Esther E. Robinson said she was preparing to attend her daughter's funeral four years ago when a man from Washington came to her Centreville, Va., home and offered to place two of the deceased mother's six children in an orphanage.

"I told him right off that I was not going to put any of my grandchildren in a home," said Mrs. Robinson, a 64-year-old widow, mother of eight, grandmother of 17 and great-grandmother of five. "I told him that as long as I have a piece of bread, my grand children will have bread."

Her 39-year-old daugher, Sylvia Roberts, the of son, 12, and five girls ages 8, 15, 20, 22 and 23, was shot to death in her Herndon apartment late on the night of Oct. 3, 1973, by an enraged boyfriends, Glen Roy Kendall, who was convicted of second-degree murder in her death and sentenced to 20 years in prison.

The frightened children scrambled out of a second-floor apartment window and sought safety in a neighbor's home as the boyfriend forced his way into their mother's apartment and killed her.

The next day, the children - whose father had deserted the family - gathered at their grandmother's home at 14075 Mt. Olive Rd., in rural Fairfax County, to discuss the details of where they would go to live.

"The children and their mother had either lived with me or close by by all their lives," said Mrs. Robinson, whose husband, Russell, died of cancer 12 years ago. "I wouldn't think of letting any of them be taken away from me. I believe a family should stay together - whatever it takes."

Mrs. Robinson arranged to assume legal custody of the three youngest children - Zinna, 8, Roy, 12, and Cordelia, 15 - and moved the three children into her 11-room add-on style house, which was built in stages over 40 years.

Collette, now 22, and Gwendolyn, 20, moved next door into a small four-room frame house that had been built for Mrs. Robinson's slain daughter and her children. She had moved out of the tiny house to the Herndon apartment in search of larger quarters.

The oldest granddaughter Yvonne, rented her own apartment after her mother's death.

Mrs. Robinson, a pleasant, soft-spoken woman, is perisistent about keeping her family together.

Perhaps the fact that Esther Robinson was herself an orphan 49 years ago is what prompts her to make the necessary sacrifies for family unity.

She was a girl of 15 in 1928 when her own mother died, leaving behind five boys, a 3-year-old girl and Mrs. Robinson, who as a teen-aged girl had to care for her brothers and sisters.

"My mother died back during the depression," she recalled last week. "One of my brothers had to stay out of school for a whole year to work and keep us with food.

"He worked on a farm and earned 35 cents a day," she recalled. "We would use the money to buy five pounds of corn meal one day, five pounds sugar the next and something else the next."

It was during those bitter years of struggle that Mrs. Robinson developed the keen instincts of a mother and a mother's role as counselor, disciplinarian and occasional "spark of inspiration."

Later in life she would become the mother of her own eight children. background, she would be chosen by Arlington County to be the foster And because of her extraordinary mother of some 15 homeless children since 1953.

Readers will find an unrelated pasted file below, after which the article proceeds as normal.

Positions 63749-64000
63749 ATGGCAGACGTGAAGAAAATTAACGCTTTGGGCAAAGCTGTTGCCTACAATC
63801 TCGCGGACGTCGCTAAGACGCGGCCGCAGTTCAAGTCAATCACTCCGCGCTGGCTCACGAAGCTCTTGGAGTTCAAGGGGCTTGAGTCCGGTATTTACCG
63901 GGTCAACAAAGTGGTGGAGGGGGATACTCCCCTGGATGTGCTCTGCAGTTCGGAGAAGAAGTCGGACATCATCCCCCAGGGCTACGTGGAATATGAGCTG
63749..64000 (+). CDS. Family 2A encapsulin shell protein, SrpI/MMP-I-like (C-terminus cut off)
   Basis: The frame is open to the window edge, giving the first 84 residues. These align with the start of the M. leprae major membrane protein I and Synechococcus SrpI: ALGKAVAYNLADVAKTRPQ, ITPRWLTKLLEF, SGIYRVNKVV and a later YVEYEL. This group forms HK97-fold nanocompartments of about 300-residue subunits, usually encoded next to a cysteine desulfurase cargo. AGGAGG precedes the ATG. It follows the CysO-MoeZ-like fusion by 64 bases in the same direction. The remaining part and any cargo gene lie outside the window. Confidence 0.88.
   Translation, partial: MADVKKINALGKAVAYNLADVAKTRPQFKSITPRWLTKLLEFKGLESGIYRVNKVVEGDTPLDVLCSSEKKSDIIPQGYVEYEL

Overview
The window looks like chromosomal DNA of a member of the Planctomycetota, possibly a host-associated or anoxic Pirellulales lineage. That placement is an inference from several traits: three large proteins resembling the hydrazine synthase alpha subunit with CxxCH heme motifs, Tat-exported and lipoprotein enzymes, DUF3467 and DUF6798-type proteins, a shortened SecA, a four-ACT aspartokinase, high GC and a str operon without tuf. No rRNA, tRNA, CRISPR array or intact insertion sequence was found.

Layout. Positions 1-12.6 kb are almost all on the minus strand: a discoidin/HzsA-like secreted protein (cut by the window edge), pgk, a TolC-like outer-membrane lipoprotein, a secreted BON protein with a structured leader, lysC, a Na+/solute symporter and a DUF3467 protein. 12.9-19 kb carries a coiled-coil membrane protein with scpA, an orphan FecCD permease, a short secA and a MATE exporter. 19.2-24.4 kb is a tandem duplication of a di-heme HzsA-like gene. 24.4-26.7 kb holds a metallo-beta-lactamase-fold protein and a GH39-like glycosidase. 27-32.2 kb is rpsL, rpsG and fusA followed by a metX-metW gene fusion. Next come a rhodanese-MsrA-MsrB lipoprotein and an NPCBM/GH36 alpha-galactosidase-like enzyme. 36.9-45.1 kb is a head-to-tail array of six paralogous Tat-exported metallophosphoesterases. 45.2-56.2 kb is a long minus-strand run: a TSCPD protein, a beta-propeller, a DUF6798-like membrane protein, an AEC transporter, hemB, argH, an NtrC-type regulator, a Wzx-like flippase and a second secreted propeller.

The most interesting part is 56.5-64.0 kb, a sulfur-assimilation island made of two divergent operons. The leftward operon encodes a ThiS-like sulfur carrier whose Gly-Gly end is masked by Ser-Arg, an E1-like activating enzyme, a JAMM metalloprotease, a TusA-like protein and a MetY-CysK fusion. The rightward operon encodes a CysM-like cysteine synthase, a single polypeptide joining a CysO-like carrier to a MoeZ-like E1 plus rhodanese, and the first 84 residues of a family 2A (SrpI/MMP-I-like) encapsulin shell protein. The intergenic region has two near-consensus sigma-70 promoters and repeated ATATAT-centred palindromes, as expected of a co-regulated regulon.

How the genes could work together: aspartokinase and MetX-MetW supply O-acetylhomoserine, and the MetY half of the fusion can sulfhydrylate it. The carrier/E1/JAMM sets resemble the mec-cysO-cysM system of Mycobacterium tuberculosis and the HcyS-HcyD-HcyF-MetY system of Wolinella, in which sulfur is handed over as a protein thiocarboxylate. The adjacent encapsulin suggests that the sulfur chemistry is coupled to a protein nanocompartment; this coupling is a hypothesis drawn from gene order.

The grandchildren left by her slain daughter have been a special challenge, she said. "The children sometimes call me old-timey because I don't always go along with the modern ideas about things," said Mrs. Robinson, who noted that on the whole her grandchildren have been "very nice and very cooperative."

"I would like to see my granddaughters marry and develop their families in the traditional way," Mrs. Robinson said. "Yet, I wouldn't want them to be unhappy by possibly marrying the wrong man and ending up in a situation like their mother."

Still, she said, "In this day and age, it's kind of hard to convince the younger people that the old ways are the best ways."

A life insurance policy worth $20000 was divided equally among the children following their mother's death. Each of them received $3,333.33. While the older girls quickly spent their share of the money - two of them bought cars - Mrs. Robinson said she placed the younger childrens' share in saving accounts.

"I'm trying to teach the younger children how to save their money and plan for their future," she said. "Someday I won't be around and they will have to take care of themselves. I'm trying to prepare them for that time."

Mrs. Robinson lives on a 13-acre tract of land left to her by her family which, she said, has lived in the same community since the slavery era. The family originally bought 500 acres of land in the early 1900s. Most of it has since been sold, she said.

Mrs. Robinson explained how togetherness is a tradition in her family.

On Thanksgiving, we go to my daughter Rose's house for dinner. The family comes here for Christmas Day," she said. "On Memorial Day, we go to Roe's for a cookout; we shoot fireworks together at my house on July 4; and on Labor Day we have another cookout at Rose's."

"Every Monday night," Mrs. Robinson continued, "is a sewing night at my house. The children bring their clothes that need ribbons or buttons or mending. We sit down together sewing and talking."

On some weekdays, she said grandchildren occasionally drop in for dinner.

"One of my grandsons loves pancakes," she said with a smile. "No matter what time he comes to the house the first thing he says is, 'Pancakes, Grandma - Let's have pankcakes.'"